|Meet me at the pub--we'll solve all the world's problems.|
Photo by bk images
In his article, Andy talks about the decrease in bars for the sake of bars and an increase in gastropubs and other similar establishments that make you feel bad about not ordering food or just stopping in to have a drink, perhaps--gasp!--alone (lush! bum! mooch!).
His musings made me think of The Tender Bar by J.R. Moehring. Sure, some of the people in this book were alcoholics, heavy gamblers, and screwed up. But good things happened in that bar--a sense of community, a bright spot for when you were troubled, and probably most of all, acceptance.
Pubs have long been a place were people congregate to talk, meet new people, and drink good beer. Yet, even in my city of Savannah, Georgia, obscure laws impede on a good time at some restaurants, where rumor has it once upon a time a cranky old neighbor didn't want unsavory types spilling into the streets near her home, so she got a law passed that people could not order alcohol unless they ordered food as well (Even more scandalous is that she got the law passed because she had some dirt on a politician). And Savannah is one of the more liberal cities when it comes to alcohol, allowing open containers while walking!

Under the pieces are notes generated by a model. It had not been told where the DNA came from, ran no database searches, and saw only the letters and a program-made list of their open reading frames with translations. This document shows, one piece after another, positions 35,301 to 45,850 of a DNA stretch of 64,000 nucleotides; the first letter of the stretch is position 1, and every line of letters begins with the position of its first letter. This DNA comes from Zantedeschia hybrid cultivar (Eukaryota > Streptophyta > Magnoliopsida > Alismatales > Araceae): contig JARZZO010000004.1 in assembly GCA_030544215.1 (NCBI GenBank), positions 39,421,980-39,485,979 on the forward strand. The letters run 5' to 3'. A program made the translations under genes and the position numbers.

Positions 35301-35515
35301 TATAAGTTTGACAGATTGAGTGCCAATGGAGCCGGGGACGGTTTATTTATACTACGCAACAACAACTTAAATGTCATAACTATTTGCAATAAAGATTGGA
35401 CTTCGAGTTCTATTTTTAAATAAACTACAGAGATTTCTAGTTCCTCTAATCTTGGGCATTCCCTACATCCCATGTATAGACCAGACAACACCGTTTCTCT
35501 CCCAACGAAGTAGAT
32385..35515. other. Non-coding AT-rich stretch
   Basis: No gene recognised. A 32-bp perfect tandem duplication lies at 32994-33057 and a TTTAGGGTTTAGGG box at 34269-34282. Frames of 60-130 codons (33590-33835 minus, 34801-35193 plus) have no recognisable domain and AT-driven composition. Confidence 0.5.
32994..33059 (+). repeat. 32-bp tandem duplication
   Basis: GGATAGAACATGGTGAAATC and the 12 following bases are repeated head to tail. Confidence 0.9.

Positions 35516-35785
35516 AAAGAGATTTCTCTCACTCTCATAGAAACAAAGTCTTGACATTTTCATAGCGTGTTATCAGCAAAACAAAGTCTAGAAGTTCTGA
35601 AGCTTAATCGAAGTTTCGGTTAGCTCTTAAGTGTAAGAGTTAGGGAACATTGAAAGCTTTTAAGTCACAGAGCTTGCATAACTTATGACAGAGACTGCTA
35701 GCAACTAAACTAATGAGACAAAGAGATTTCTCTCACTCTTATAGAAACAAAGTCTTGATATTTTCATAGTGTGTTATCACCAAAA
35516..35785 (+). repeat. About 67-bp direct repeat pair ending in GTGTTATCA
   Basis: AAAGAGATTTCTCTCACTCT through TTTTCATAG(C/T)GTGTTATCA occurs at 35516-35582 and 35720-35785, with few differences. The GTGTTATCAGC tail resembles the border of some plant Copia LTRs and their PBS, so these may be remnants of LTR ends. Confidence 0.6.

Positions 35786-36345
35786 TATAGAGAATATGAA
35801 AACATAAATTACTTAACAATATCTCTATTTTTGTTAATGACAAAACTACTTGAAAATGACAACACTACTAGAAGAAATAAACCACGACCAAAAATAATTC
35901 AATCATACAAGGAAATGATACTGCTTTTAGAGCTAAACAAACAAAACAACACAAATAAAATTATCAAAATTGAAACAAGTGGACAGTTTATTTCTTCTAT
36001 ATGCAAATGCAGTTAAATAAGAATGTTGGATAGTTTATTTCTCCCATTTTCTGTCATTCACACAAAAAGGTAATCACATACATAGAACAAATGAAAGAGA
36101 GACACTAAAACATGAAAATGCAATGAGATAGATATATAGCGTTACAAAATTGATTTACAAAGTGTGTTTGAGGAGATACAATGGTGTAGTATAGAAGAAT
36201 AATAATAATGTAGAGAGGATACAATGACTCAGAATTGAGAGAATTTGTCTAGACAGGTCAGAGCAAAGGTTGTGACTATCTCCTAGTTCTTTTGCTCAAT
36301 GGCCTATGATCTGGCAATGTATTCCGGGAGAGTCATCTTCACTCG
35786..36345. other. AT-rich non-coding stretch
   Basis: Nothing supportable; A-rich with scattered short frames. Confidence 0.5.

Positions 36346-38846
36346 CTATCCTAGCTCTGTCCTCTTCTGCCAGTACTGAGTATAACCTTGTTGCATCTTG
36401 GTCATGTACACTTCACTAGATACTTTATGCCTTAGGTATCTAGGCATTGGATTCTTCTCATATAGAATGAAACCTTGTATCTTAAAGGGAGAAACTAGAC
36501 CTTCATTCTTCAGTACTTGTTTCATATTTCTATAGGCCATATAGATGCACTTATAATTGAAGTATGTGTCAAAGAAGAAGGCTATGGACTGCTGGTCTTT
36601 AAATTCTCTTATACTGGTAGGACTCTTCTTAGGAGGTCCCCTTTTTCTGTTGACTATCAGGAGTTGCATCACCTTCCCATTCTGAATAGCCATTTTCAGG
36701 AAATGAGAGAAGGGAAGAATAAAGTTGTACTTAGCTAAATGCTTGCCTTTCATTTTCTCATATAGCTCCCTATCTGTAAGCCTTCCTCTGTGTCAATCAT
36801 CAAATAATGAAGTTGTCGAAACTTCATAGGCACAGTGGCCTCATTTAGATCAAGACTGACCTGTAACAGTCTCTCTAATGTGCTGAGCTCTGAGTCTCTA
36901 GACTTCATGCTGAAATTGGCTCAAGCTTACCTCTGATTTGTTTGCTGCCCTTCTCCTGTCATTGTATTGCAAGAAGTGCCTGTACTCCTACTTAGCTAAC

But the most noteworthy issue that Crouch's article brings up for me is that in a time when we lean on digital social networks more than ever, isn't getting out and rubbing elbows with neighbors and fellow citizens a good thing? Don't bars cause good cheer more than trouble? Isn't friendship strengthened over a few laughs, epic conversations, and shared experiences worth fostering?
I sure as heck think so. Long live plain ol', no food, dive-y, conversation havens...er, bars.